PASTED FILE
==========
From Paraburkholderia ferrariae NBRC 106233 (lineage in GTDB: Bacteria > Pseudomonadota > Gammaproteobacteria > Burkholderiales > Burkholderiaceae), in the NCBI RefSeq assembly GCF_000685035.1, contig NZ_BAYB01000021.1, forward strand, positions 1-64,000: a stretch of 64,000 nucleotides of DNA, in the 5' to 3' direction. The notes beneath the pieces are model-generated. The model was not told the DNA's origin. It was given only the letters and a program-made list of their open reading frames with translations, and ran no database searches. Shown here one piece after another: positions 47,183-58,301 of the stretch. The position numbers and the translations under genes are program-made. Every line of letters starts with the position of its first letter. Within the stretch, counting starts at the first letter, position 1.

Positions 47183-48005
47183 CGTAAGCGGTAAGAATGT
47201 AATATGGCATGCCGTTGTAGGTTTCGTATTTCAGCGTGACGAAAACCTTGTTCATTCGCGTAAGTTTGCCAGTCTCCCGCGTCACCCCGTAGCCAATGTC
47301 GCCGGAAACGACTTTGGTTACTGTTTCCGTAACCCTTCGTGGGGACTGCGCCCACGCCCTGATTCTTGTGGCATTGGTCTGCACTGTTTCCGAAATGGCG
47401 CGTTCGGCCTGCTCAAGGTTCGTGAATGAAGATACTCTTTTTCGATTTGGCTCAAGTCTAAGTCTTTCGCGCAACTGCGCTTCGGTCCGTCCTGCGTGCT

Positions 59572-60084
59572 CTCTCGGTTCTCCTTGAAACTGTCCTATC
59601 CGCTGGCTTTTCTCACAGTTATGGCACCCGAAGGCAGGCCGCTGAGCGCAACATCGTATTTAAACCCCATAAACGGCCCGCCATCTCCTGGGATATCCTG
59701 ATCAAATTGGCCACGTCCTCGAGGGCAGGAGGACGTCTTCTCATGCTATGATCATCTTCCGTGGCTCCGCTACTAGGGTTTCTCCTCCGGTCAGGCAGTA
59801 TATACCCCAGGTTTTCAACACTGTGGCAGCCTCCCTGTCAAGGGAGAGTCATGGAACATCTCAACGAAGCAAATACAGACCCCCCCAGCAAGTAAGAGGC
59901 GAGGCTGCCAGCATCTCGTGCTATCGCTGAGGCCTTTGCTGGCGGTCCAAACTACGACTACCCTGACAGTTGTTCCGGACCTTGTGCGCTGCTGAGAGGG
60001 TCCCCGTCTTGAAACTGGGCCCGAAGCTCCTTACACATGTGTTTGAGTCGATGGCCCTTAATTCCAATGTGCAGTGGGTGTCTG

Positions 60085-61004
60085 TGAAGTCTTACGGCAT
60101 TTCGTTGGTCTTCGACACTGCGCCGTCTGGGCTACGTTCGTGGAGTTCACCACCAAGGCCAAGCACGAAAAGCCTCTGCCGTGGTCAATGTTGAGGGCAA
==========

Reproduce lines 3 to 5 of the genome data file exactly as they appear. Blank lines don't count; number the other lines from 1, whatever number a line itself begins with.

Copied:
47183 CGTAAGCGGTAAGAATGT
47201 AATATGGCATGCCGTTGTAGGTTTCGTATTTCAGCGTGACGAAAACCTTGTTCATTCGCGTAAGTTTGCCAGTCTCCCGCGTCACCCCGTAGCCAATGTC
47301 GCCGGAAACGACTTTGGTTACTGTTTCCGTAACCCTTCGTGGGGACTGCGCCCACGCCCTGATTCTTGTGGCATTGGTCTGCACTGTTTCCGAAATGGCG